The effects of isolated cases of personal incompetence can be disproportionately significant in military organisations. Strict hierarchies of command provide the opportunity for a single decision to direct the work of thousands, whilst an institutional culture devoted to following orders without debate can help ensure that a bad or miscommunicated decision is implemented without being challenged or corrected.
However, the most common cases of "military incompetence" can be attributable to a flawed organisational culture. Perhaps the most marked of these is a conservative and traditionalist attitude, where innovative ideas or new technology are discarded or left untested. A tendency to believe that a problem can be solved by applying an earlier (failed) solution "better", be that with more men, more firepower, or simply more élan, is common. A strict hierarchical system often discourages the devolution of power to junior commanders, and can encourage micromanagement by senior officers.
The nature of warfare provides several factors which exacerbate these effects; the fog of war means that information about the enemy forces is often limited or inaccurate, making it easy for the intelligence process to interpret the information to agree with existing assumptions, or to fit it to their own preconceptions and expectations. Communications tend to deteriorate in battlefield situations, with the flow of information between commanders and combat units being disrupted, making it difficult to react to changes in the situation as they develop.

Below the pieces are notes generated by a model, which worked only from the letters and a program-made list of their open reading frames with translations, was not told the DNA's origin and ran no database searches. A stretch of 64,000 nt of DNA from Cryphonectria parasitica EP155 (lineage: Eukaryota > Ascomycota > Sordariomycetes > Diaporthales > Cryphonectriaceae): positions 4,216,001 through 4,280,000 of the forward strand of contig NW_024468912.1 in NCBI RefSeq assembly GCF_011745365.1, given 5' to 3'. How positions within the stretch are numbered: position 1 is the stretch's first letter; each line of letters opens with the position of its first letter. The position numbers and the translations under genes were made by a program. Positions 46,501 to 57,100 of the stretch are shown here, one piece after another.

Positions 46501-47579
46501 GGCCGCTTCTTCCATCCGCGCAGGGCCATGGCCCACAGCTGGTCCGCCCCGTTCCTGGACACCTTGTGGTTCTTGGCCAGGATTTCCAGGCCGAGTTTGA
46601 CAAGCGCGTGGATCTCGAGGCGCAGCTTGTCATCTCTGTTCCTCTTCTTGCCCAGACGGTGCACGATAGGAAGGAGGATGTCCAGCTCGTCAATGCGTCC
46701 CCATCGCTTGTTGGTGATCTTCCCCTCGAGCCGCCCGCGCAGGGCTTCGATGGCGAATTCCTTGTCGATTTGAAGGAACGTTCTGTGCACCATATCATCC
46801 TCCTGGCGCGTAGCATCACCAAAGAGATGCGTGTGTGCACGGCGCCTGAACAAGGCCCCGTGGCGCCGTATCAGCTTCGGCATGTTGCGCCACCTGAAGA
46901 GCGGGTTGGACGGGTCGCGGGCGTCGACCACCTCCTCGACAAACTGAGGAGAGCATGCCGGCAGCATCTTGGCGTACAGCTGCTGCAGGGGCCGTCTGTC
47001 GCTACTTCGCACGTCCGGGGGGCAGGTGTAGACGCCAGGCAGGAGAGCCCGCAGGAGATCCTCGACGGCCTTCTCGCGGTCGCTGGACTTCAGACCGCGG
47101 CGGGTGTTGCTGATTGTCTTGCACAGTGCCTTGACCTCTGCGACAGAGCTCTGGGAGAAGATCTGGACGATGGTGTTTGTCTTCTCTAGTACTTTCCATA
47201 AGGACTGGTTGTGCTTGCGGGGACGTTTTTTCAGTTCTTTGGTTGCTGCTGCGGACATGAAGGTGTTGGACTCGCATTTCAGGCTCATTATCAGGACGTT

After operations have ceased, military organisations often fail to learn effectively from experience. In victory, whatever methods have been used—no matter how inefficient—appear to have been vindicated (see victory disease), whilst in defeat there is a tendency to select scapegoats and to avoid looking in detail at the broader reasons for failure.